Day 3 – Stay or Go?
Waking up on the third day of your survival situation you know that something needs to change soon. You have been gone for two days knowing that no one knows where you are and with no sign of anyone driving down the deserted road your car has broken down by. You have thankfully found a patch of wild berries to eat and have been able to purify water from a nearby brook thanks to your fire and a water bottle. But after two days with no signs of other people, no cell phone service, and no real food you know that you will have to make a decision to stay at your car and wait to be found or as a survival expert would say, ‘effect self-rescue’.
While watching TV with your pal TJ he taught you that ‘effecting self-rescue’ is where a person who is stranded away from civilization makes the decision to find their own way out of danger and back to other people. This is a very dangerous option because it means leaving many of your valuable resources behind and risking exposure to other environments such as swamps and deserts as well as the weather elements. In your situation with the broken down car it means leaving your shelter, source of fire, and your best chance of being seen by a passing vehicle. On the other hand, staying where you are with no cell phone service and no real food source can only last so long. The car battery will eventually wear out and you won’t be able to keep your cell phone charged.
Survival Tool #3: Effecting Self-Rescue
With this in mind, you make the decision to go. It was not an easy choice because it meant making a careful study of what was of greater value. In the end you chose to leave the safety of the car to find food, cell service, and ultimately the help of other people. Staying with the car meant security but it also meant that it would be many more days before anyone would find you. It was a difficult decision but after carefully weighing your options you knew that the best thing was to leave the car behind and follow the road searching for cellular service, food, and people.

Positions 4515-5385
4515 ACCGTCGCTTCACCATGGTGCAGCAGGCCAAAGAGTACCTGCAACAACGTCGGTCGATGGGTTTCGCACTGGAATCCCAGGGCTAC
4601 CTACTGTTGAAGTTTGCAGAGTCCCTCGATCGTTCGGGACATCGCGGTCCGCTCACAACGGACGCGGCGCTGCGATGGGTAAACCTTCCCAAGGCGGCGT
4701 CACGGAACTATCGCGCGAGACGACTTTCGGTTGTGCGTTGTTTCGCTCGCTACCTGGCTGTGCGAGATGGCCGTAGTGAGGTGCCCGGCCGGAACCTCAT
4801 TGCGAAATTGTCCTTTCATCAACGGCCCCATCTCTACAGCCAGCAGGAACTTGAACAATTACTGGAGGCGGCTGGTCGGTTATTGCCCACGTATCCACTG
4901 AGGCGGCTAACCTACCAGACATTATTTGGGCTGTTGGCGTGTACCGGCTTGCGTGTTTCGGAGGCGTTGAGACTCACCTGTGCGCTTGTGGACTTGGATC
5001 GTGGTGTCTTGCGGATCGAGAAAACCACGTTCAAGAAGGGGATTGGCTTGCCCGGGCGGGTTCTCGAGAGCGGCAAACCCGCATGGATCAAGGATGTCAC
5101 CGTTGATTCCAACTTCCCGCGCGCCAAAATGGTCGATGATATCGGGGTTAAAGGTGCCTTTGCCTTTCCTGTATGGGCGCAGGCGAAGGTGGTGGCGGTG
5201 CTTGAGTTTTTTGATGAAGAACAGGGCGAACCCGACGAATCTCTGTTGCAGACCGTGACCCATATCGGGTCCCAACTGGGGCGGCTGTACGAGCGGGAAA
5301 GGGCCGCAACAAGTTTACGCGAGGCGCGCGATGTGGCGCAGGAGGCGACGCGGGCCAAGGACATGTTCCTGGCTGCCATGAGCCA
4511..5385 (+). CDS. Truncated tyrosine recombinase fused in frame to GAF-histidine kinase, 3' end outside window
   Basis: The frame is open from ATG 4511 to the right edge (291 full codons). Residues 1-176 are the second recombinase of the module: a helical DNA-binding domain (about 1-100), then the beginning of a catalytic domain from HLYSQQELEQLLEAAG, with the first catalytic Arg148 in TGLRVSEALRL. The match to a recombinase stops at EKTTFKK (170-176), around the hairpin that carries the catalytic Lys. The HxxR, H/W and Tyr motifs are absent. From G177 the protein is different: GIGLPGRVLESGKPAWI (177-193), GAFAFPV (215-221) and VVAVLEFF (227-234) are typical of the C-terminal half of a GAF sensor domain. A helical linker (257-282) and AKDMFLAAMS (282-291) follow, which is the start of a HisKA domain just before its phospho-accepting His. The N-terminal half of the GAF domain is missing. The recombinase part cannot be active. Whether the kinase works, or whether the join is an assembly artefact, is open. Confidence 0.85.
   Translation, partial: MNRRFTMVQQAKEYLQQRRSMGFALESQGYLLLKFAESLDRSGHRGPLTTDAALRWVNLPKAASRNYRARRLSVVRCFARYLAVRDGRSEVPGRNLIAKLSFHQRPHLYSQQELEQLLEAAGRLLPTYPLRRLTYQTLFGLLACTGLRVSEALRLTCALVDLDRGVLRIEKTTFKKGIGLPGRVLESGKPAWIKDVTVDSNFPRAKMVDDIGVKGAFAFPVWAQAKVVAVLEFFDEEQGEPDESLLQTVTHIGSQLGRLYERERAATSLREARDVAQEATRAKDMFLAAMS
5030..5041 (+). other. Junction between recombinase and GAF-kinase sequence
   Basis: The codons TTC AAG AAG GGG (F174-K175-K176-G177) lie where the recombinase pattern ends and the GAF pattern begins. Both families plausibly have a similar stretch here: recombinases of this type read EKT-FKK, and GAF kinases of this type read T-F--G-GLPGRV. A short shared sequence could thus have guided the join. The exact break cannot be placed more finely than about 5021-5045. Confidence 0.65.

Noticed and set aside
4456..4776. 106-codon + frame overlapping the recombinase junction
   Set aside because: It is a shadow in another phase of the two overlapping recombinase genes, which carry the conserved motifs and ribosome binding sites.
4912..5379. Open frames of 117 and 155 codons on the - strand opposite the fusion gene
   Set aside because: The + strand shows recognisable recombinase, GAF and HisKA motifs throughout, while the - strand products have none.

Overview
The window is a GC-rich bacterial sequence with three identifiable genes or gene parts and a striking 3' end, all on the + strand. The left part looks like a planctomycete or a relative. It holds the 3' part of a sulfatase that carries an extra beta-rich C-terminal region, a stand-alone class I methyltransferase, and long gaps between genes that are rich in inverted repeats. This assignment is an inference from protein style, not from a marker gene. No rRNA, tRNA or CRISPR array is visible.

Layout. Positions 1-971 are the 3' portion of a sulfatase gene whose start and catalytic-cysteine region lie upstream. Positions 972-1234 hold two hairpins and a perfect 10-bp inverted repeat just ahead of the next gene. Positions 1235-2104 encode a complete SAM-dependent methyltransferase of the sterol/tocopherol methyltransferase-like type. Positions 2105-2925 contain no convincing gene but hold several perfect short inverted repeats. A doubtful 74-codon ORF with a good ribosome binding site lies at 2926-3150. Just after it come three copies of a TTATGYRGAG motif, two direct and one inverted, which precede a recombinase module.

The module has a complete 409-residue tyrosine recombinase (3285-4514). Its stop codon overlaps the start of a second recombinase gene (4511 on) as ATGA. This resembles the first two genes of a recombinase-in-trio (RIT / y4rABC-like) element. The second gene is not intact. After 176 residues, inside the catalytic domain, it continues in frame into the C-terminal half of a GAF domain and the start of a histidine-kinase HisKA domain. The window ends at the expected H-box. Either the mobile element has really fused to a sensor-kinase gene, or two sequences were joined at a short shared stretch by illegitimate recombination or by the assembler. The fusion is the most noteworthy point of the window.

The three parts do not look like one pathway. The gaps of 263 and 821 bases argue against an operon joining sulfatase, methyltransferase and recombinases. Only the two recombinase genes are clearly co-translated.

As followers of Christ we can often find ourselves in similar situations where we must decide if it is better to stay or to get away from a particular environment. Whether it is a bad job, non-Christian friends, or a party you were invited to that went from cake & ice cream to beer & cigarettes without you knowing, you have to decide what is the best thing for your walk with Christ as well as your testimony to others; stay or go? The reason this can be difficult is that you can push away the very people Christ has commanded you to build relationships with. The people that need to know about Jesus are quite often the very ones who live the worst lives. After all, what kinds of lives did we live before Christ changed our hearts?
Use Your Tools:
Jesus found himself in similar situations where the very people he was trying to reach were the ones who lived the most sinful lives. To impact the life of a Tax Collector he had to go to a party full of drinking and other tax collectors. To impact the life of a woman who was living in a sexual relationship outside of marriage it meant breaking the rules of their society by talking to a woman alone. To impact the life of a man with leprosy he broke the rule Rabbis had for ceremonial cleanliness by touching him to heal the man of his disease. For all of these things Jesus risked going against what culture said was right in order to show the love of God to these people.
How can you tell what is the right situation to stay in? What can you do to decide whether it is right to stay in the position you are in or leave to find safety somewhere else? Like you did earlier when deciding whether or not to stay with the car or effect self-rescue you had to weigh the good versus the bad of each situation. Was it better to stay in safety and risk or going days without rescue or leaving to find help while risking the dangers of the woods? The same thing is true here; you have to decide if you’ll be impacted by your environment or be the one making the impact for Christ.